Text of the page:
Review: Shelter: A novel

Reviewed by Greg Fleming

.Douglas Lloyd Jenkins’ debut novel Shelter is an engaging tale of gay love, won and lost, amid Auckland’s changing skyline; the wonder is that it succeeds on both counts.

Douglas Lloyd Jenkins’ debut novel is an engaging tale of gay love, won and lost, amid Auckland’s changing skyline. It opens in 1994 with a scenario familiar to many Auckland readers: Joe, a 21-year- old gay man who hasn’t yet come out, is stuck in morning rush hour traffic when he sees a hot-looking guy who lets him cut in.

It appears he’s reading a book while driving which intrigues Joe further. He’s fascinated and ogles the handsome stranger, shifting his gaze from his rear-view to his towing mirror, entranced. It turns out that the handsome stranger is the new builder at Joe’s worksite – this isn’t the last time Shelter makes use of the odd rom-com trope.

Joe’s enthralled but Leo, who resembles the actor Robert Mitchum, is taciturn and distant. Joe tries to follow him home, peers into his ute in search of any info on him. All Joe knows about Leo is that he is older, university educated, likes ‘weird’ music and reads French philosophy.

He has no idea if Leo’s gay or not; still, Joe takes a chance and things move quickly. The relationship is consummated on the day Kurt Cobain dies and soon the two are inseparable. As their relationship develops, Leo shares with Joe his love of books, art, architecture and especially old buildings: “They are my friends, friends who need rescuing,” he says. “They’re outcasts like me, caught in the wrong time and place.” Leo, ever the malcontent, likes nothing better than to walk the city streets at night and sip at a beer in an old pub “surrounded by nicotine-stained men.”

Lloyd Jenkins, who’s penned some of our finest books on architecture, has said he wrote Shelter because he wasn’t interested in writing the books publishers wanted him to write. He thought a “romanticised, emotional connection to the city” he loves might be a stronger heritage platform than any standard non-fiction history.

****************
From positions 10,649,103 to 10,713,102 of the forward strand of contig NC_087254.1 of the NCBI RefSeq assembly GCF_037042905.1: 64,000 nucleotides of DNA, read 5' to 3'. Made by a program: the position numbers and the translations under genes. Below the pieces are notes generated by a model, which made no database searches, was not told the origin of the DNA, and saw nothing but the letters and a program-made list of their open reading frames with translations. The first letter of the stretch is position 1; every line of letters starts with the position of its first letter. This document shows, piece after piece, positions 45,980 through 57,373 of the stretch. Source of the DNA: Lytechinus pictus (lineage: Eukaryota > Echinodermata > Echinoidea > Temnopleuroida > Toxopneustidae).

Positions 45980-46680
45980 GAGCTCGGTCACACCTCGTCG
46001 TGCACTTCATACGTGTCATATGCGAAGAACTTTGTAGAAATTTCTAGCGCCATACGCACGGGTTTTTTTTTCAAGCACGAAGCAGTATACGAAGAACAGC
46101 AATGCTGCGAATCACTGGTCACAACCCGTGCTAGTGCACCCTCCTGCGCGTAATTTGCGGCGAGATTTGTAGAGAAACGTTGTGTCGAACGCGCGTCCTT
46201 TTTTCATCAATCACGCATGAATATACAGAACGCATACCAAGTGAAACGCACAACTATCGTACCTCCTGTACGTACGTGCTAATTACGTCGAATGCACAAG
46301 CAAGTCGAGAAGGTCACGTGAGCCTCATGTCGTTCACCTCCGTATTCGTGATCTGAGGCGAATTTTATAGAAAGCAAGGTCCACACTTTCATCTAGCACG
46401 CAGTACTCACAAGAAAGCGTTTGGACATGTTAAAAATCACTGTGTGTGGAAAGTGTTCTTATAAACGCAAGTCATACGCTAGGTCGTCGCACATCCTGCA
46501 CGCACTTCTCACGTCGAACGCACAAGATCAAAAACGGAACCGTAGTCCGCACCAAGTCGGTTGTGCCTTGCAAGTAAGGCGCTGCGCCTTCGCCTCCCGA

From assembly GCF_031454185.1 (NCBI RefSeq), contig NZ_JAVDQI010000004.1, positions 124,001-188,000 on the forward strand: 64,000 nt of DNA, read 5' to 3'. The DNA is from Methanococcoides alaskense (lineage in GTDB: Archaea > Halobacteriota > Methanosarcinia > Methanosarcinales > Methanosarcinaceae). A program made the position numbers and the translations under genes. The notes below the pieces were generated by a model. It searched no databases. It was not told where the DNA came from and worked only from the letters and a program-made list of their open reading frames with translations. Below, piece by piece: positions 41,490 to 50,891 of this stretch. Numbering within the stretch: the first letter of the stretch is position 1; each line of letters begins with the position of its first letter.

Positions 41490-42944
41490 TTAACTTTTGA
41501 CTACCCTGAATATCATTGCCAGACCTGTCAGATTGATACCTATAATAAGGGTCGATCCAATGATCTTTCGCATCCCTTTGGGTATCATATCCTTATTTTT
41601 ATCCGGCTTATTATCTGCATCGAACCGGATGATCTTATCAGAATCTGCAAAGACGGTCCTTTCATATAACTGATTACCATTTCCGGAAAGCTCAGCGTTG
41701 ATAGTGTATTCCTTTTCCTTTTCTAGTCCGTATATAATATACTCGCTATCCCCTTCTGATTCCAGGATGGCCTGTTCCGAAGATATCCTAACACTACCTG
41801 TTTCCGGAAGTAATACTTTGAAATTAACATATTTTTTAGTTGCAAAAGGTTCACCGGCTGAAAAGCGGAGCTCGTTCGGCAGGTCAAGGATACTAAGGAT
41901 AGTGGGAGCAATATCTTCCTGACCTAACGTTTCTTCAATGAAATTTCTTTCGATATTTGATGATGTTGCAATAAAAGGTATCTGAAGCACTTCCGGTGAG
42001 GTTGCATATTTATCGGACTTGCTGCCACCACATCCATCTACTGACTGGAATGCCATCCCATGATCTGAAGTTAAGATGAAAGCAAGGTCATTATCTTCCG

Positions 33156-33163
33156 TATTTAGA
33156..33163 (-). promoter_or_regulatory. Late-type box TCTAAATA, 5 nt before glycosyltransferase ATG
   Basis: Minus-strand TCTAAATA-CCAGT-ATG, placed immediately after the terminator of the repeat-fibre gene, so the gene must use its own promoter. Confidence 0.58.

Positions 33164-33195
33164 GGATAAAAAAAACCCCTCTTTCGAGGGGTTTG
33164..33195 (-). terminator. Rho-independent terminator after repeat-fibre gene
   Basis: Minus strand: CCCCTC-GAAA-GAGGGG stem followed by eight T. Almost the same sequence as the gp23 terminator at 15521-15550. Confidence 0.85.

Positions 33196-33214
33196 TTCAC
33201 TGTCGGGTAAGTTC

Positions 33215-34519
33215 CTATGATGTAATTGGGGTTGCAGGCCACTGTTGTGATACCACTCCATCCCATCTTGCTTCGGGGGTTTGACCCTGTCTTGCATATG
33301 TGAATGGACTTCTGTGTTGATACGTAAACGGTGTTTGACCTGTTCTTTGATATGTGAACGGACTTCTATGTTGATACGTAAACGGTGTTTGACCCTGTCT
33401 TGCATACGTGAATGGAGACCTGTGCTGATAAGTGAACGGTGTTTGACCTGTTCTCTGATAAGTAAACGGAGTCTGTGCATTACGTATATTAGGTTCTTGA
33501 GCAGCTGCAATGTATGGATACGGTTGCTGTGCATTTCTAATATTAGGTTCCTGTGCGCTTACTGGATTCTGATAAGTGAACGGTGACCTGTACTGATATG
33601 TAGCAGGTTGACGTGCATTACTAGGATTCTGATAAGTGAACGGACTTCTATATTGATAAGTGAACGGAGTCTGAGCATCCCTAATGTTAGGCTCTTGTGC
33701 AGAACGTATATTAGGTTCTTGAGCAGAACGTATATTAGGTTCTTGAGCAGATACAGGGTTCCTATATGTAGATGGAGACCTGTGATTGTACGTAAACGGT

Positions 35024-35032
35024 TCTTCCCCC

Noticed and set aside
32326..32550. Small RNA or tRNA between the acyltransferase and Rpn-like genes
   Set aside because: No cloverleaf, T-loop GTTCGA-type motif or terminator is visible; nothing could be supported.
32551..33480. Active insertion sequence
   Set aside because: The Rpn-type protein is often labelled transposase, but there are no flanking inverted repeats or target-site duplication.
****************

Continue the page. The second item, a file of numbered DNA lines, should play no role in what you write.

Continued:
He was right. This is an engaging tale of lust and longing, written with such verve that readers will forgive the odd stilted character; party boy barista Tony, for example, one of the many men Joe meets after Leo’s initial departure, or the odd episode that veers toward cliché such as when Joe gets revenge on a couple of homophobic property investors.

Auckland readers who’ve lived in the city since the 1990s will recognise many of the settings: Kingsland’s Canton Café, where Leo introduces Joe to eating with chopsticks, which gives an indication how far the city has come culturally in the ensuing years, the Prince Arthur Tavern and the infamous Bridgeway Tavern on Hobson Street, where Joe is roughed up for being gay and thrown into the street (another instance of how far we’ve progressed.)

It's no spoiler to say that Joe and Leo part ways, leaving Joe to be befriended by an elderly widow who recognises in him an innate loneliness. The pair, with a school friend of Joe’s, start a hugely successful property development company so Joe, now ‘out,’ goes from tradie-for-hire to wealthy Auckland property developer (before long he’s driving a Lotus) and for a while we leave the Leo narrative and follow Joe’s meteoric rise. When Leo returns, a little down on his luck, the relationship is rekindled and the focus goes on whether a love forged in the carefree 90s can survive in the new millennium — and how well does Joe really know Leo?

Shelter is great entertainment and as much a love letter to a city as it is the story of Leo and Joe; the wonder is that it succeeds on both counts.

 Reviewed by Greg Fleming